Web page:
Between the obvious attempt to push back the VP debates and now this I can only conclude that the Republicans think the average voter is very stupid.

    September 24, 2008 10:54 pm at 10:54 pm |
  17. Imbecil in the White House

    So, Bush expects us to believe a word he is saying ?
    WMD, a quick war in Iraq, etc.And now he wants a blank check
    to be administered by an ex-employee of Wall Street ?
    Enough is enough !

    September 24, 2008 10:55 pm at 10:55 pm |
  18. Nat J

    Once again, the emperor has no clothes. This guy doesn't get it. For eight years he saw nothing inherently ailing in our economy. Now, having fiddled too long and let the foxes have their pick of the finest, plumpest hens, we are now at the brink of economic collapse. He takes no blame; instead he derides Congress for having the audacity to not accept his plan which places the economy at further risk in its lack of fundamental, and eminently reasonable, checks and balances that not only the Democrats but stalwarts of his own party are demanding. I'm not saying Congress has not earned its chops on occasion, but they are entitled, and in fact have a Constitutional obligation to the people, to examine safeguards, contingencies and measurable objectives that will make this a plan that serves taxpayers, investors and homeowners, and not just the institutions that started this whole debacle. When deregulation comes down to nod-and-a-wink oversight and Wall Street's audacious expectation that they will be given a blank check, with absolutely no risk of accountability, and we allow it to happen, then maybe we really are as stupid as the government and its corporate masters think we are. We had a war shoved down our throats by this little man's hubris; we don't need economic ruin in the form of a sketchy blueprint for recovery added into the mix. Furthermore, CEOs' compensation should be capped, and for the life of me I'm not sure why there isn't a great hue and cry for current and former heads of these financial services firms to give back some of their ill-gotten lucre. It's obscene and, indeed, utterly unpatriotic to continue to award the bloated compensation packages these people are walking away with for having run their respective companies into the ground. Even though Goldman Sachs has survived the carnage (so far), take a look at what Henry Paulson, the champion of the administration's bailout plan, took home in his last three years as CEO of GS. This bailout will happen, because there really is no choice, but it may not be what the president and his corporate beneficiaries want. When he gets a solidly bipartisan bill from Congress a week from now, let's see if W's time-is-of-the-essence pitch still holds or whether he vetoes it. Eight years of war, cronyism, a do-nothing domestic policy, and now, the ultimate unraveling of the economy with no compunction about letting the people who caused it play a major and lucrative role in fixing it. Welcome to your legacy, Mr. Bush. Have fun back on the ranch.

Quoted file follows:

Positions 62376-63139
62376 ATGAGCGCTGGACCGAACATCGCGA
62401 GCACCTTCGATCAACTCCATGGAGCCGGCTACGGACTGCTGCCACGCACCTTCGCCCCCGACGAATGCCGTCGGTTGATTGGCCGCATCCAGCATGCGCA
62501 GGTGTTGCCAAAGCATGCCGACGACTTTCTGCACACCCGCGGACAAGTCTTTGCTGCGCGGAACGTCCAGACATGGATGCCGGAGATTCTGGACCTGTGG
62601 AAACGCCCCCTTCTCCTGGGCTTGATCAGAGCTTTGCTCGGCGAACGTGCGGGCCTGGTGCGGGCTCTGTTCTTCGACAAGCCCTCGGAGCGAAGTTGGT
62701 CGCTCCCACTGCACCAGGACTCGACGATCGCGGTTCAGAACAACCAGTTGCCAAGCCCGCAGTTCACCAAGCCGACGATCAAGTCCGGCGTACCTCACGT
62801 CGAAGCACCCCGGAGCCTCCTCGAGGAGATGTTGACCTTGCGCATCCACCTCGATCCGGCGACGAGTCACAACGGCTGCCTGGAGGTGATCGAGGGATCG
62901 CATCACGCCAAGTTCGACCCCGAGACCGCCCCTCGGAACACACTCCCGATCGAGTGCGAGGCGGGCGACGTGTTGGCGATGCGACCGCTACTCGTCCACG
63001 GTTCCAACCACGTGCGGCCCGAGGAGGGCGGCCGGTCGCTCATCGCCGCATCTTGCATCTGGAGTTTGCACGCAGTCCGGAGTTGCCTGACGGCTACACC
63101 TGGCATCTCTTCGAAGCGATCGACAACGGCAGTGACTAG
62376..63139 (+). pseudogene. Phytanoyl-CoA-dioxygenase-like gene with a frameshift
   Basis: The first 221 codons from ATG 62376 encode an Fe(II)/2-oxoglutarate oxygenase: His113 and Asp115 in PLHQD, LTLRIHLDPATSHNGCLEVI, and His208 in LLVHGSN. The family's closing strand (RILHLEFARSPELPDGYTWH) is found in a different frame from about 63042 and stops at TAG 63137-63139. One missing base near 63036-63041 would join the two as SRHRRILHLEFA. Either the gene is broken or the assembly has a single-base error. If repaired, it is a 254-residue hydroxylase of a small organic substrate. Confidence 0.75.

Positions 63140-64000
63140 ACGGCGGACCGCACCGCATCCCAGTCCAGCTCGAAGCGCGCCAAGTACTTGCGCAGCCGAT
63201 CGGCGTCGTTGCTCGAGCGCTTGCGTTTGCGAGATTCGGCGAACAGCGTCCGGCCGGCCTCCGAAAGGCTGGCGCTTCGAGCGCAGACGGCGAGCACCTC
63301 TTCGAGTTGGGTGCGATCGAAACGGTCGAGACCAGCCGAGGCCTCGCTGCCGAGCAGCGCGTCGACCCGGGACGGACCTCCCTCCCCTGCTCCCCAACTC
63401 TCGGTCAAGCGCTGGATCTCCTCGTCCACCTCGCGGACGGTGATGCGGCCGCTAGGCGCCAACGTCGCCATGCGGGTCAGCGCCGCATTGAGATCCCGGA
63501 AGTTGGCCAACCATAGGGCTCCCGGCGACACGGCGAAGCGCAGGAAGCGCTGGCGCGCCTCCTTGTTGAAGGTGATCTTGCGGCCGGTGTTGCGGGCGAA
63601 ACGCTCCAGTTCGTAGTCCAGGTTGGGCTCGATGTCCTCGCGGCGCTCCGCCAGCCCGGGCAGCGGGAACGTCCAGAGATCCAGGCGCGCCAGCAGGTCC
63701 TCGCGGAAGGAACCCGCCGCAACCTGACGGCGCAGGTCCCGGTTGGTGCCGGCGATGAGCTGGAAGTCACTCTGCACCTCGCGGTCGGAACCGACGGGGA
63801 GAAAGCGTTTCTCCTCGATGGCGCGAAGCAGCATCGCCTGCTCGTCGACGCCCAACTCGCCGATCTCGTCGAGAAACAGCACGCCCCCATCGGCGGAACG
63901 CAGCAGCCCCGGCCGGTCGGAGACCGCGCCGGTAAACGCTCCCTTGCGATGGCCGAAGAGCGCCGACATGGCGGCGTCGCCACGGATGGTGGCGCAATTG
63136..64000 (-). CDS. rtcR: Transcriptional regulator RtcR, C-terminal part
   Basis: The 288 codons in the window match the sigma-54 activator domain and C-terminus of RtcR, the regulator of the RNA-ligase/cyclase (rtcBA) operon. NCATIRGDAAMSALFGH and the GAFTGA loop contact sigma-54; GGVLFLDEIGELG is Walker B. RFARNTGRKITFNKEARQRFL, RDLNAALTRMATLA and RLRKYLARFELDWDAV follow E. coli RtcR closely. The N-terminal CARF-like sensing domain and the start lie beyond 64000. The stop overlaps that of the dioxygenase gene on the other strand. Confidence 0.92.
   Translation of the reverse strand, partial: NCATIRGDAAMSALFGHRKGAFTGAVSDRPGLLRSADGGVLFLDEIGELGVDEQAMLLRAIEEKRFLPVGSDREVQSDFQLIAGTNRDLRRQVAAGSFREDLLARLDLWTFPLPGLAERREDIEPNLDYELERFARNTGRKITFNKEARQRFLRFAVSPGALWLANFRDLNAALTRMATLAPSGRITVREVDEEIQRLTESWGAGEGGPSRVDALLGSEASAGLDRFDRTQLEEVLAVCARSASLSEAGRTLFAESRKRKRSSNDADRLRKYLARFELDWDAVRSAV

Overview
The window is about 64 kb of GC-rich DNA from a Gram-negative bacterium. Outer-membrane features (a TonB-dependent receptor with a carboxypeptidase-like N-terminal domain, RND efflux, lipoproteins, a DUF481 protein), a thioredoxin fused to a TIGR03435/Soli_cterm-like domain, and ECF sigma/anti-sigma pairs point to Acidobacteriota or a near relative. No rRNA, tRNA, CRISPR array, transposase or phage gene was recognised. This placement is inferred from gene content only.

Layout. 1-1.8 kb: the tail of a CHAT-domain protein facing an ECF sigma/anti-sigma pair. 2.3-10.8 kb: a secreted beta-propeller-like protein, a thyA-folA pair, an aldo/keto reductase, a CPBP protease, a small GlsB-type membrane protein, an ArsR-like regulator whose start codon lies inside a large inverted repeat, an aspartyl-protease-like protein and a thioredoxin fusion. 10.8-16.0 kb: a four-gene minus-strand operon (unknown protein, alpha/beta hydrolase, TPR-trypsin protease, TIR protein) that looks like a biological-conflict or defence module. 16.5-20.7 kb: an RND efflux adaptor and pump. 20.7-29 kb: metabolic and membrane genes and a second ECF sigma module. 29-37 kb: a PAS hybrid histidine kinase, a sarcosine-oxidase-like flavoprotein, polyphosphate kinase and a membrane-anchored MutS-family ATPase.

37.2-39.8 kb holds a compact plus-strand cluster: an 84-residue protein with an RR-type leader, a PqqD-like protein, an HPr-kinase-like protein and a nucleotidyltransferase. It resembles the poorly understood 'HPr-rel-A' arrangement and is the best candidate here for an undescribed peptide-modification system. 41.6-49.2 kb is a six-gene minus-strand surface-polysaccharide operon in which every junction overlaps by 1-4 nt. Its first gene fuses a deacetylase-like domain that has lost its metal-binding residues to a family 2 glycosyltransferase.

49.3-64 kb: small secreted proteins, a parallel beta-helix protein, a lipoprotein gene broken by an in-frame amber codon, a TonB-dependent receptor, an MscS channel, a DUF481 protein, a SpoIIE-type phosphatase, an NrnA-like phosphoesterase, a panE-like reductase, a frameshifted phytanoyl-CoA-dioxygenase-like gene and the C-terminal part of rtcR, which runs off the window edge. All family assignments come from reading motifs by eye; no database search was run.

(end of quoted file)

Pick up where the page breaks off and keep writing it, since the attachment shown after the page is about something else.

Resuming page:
September 24, 2008 10:55 pm at 10:55 pm |
  19. Linda Seattle WA

    Enough, McCain. Do you honestly think we are that stupid? You made your bed (Palin), now lie in it. She should debate, as should you. Let's hear what you both have to say. Country first!